Science in Festival Time…

September 2, 2008 -part I  

Today was the day prior to Ganesh Chaturthi holidays that the children were to have for a week. The children were engrossed in making pictures of Ganesh in their rough books. Flower business picks up during this season as there is a demand for these flowers for pooja. It was very interesting to see how the Std IV teacher used this occasion to get her children to think of the various flowers that one sees in the market during this time( the children were brainstorming over the work book question on Summer and Winter flowers, fruits and vegetables in the first chapter of Unit I, class 4 text book). During Ganesh Chaturthii, Red flowers like hibiscus are offered to the deity along with durva grass also known as known as arugam pul in Tamil, Dhub, Durva and Haritali in Hindi. Other flowers that are offered include Milkweed flower known as Arka in Hindi and Eruku or Erukkum Poo in South India and Jilledi in Eastern India. The teacher appeared to have a fairly good knowledge about the  fruit, vegetable and flower highlights of the season evident in certain interesting responses like ‘summer oranges are sweet and winter oranges are sour’ when a student brought up the topic of oranges. In the light of this observation, I would like to point out how an inquiry based curriculum like Small Science provides the teachers and students leeway to bring in local knowledge and contexts into the classroom. Although this might demand extra efforts on the teachers part to look for ‘extra information’ it is fruitful in the long run because children are able to relate to the information that they get.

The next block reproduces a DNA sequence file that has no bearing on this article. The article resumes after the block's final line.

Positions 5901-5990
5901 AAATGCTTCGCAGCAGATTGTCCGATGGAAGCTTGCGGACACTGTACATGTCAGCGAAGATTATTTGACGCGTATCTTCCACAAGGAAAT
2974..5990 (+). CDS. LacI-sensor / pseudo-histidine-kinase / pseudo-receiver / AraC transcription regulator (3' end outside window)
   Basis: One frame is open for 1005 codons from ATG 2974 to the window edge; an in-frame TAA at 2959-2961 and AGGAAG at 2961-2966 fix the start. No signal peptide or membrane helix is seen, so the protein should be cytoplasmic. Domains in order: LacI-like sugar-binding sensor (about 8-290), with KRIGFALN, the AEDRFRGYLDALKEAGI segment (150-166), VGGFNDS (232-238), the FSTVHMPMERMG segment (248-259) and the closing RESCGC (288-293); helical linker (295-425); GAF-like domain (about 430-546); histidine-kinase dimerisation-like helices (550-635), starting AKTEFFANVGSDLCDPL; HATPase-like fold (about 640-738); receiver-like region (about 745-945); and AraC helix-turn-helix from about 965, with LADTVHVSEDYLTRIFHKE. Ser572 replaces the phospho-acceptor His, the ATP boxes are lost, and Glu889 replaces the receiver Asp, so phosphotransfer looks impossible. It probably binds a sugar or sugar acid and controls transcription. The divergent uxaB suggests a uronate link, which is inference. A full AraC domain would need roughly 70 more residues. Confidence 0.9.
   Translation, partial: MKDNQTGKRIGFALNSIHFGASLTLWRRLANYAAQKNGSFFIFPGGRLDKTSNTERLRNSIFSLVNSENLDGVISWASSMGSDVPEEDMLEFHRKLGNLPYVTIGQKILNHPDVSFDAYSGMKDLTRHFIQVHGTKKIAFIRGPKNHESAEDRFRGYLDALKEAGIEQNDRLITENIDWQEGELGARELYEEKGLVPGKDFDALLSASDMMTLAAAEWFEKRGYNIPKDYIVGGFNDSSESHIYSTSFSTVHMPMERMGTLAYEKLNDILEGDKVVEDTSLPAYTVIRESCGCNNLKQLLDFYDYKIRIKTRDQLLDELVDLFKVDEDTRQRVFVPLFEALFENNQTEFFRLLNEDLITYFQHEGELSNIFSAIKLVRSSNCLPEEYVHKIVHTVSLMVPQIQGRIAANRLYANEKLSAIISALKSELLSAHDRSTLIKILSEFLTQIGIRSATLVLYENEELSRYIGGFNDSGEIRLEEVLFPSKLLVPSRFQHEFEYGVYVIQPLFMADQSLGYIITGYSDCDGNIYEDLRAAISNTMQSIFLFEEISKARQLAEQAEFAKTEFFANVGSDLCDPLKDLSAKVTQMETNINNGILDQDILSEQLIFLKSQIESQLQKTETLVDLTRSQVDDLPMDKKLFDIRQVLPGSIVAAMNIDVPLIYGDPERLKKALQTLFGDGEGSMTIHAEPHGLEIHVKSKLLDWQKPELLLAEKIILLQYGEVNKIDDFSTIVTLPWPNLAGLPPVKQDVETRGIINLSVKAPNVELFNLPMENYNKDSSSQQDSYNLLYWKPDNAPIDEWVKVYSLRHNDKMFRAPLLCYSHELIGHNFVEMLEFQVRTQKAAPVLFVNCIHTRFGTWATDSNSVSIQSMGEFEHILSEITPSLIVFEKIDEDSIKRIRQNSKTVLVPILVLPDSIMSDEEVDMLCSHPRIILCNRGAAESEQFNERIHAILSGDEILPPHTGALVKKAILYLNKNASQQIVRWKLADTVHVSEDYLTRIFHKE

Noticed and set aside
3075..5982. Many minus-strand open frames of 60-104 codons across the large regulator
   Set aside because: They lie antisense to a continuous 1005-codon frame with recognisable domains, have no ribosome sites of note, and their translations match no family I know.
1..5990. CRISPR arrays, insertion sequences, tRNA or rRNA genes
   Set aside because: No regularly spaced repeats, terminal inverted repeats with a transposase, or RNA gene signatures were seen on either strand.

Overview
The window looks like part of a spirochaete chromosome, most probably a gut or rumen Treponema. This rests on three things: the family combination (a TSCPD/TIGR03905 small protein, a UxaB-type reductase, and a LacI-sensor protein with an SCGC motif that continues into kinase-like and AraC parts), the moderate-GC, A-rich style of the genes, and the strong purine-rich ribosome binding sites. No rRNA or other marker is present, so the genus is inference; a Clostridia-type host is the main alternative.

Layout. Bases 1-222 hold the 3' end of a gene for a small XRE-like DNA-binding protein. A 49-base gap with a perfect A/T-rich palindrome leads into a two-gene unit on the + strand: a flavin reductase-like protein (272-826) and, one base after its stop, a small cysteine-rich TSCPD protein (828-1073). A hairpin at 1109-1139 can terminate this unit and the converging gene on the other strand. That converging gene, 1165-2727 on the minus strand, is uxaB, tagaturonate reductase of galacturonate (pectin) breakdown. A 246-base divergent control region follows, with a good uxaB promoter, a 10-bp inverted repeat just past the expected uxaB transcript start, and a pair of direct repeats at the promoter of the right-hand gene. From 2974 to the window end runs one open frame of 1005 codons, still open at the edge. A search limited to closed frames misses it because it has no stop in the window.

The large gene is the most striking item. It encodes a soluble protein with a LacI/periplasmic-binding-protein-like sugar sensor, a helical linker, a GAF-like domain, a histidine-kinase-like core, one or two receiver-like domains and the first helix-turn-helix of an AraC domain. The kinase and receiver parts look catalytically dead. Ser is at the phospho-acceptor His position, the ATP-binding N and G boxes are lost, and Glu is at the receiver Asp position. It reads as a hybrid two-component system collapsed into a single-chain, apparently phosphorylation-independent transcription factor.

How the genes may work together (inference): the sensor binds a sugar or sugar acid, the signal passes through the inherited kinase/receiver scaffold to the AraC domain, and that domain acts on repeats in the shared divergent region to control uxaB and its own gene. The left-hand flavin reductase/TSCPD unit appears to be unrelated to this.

Here are some resource books for flowers and trees in India which might be good for schools to keep in their libraries:

  1. Flowers of Sahyadri, Shrikant Ingalhalikar, Corolla Publications: Pune, 1995
  2. Flowering trees in India, M.S. Randhawa, 1957. The entire book is freely available online in the following website: http://www.archive.org/details/floweringtreesin032196mbp
  3. Plants that Heal Vol. 1, J. C. Kurian, Oriental Watchmen Publishing House: Pune, 1995.
  4. Groves of Beauty and Plenty: An Atlas of Major Flowering Trees in India,  M. S. Swaminathan & S. L. Kochhar, Macmillan India, 2006.
  5.  A good website that has information on Indian flowers is http://www.flowersofindia.net/

— Aswathy Raveendran

 

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